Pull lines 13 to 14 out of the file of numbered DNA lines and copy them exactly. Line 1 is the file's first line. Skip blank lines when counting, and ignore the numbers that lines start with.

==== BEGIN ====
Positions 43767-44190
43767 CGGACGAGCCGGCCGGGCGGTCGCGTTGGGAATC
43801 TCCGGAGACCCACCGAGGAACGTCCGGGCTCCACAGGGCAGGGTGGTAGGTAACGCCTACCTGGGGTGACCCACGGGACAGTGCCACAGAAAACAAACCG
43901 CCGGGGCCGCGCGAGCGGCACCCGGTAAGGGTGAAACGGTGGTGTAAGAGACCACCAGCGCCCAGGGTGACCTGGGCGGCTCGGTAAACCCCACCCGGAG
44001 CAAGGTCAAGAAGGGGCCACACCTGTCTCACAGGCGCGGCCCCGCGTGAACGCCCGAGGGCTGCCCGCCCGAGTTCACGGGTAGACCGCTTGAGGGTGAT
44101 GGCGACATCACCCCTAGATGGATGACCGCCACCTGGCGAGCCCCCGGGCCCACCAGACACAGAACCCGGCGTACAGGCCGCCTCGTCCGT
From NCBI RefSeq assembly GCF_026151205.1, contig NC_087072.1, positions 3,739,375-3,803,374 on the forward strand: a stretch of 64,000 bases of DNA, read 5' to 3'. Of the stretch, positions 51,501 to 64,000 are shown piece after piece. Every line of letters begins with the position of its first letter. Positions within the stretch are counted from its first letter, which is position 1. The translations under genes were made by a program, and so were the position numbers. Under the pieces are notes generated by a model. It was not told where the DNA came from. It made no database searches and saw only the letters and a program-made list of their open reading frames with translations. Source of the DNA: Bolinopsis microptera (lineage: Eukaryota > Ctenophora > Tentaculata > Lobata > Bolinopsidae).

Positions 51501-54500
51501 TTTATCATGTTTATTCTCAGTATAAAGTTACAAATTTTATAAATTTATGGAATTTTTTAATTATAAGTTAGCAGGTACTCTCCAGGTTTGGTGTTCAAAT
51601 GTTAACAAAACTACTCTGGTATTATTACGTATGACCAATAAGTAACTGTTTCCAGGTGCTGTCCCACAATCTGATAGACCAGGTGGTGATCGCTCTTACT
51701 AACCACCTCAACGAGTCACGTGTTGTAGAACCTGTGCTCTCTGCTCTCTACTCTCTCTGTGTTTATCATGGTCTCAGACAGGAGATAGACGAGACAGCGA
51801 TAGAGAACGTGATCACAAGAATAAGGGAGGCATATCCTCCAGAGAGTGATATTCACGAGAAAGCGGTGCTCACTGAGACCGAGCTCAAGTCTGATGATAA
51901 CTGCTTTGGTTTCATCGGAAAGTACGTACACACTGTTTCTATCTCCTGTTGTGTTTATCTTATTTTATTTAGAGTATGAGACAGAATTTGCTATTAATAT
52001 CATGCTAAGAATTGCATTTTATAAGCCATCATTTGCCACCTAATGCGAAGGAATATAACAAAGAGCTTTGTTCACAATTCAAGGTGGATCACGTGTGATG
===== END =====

51901 CTGCTTTGGTTTCATCGGAAAGTACGTACACACTGTTTCTATCTCCTGTTGTGTTTATCTTATTTTATTTAGAGTATGAGACAGAATTTGCTATTAATAT
52001 CATGCTAAGAATTGCATTTTATAAGCCATCATTTGCCACCTAATGCGAAGGAATATAACAAAGAGCTTTGTTCACAATTCAAGGTGGATCACGTGTGATG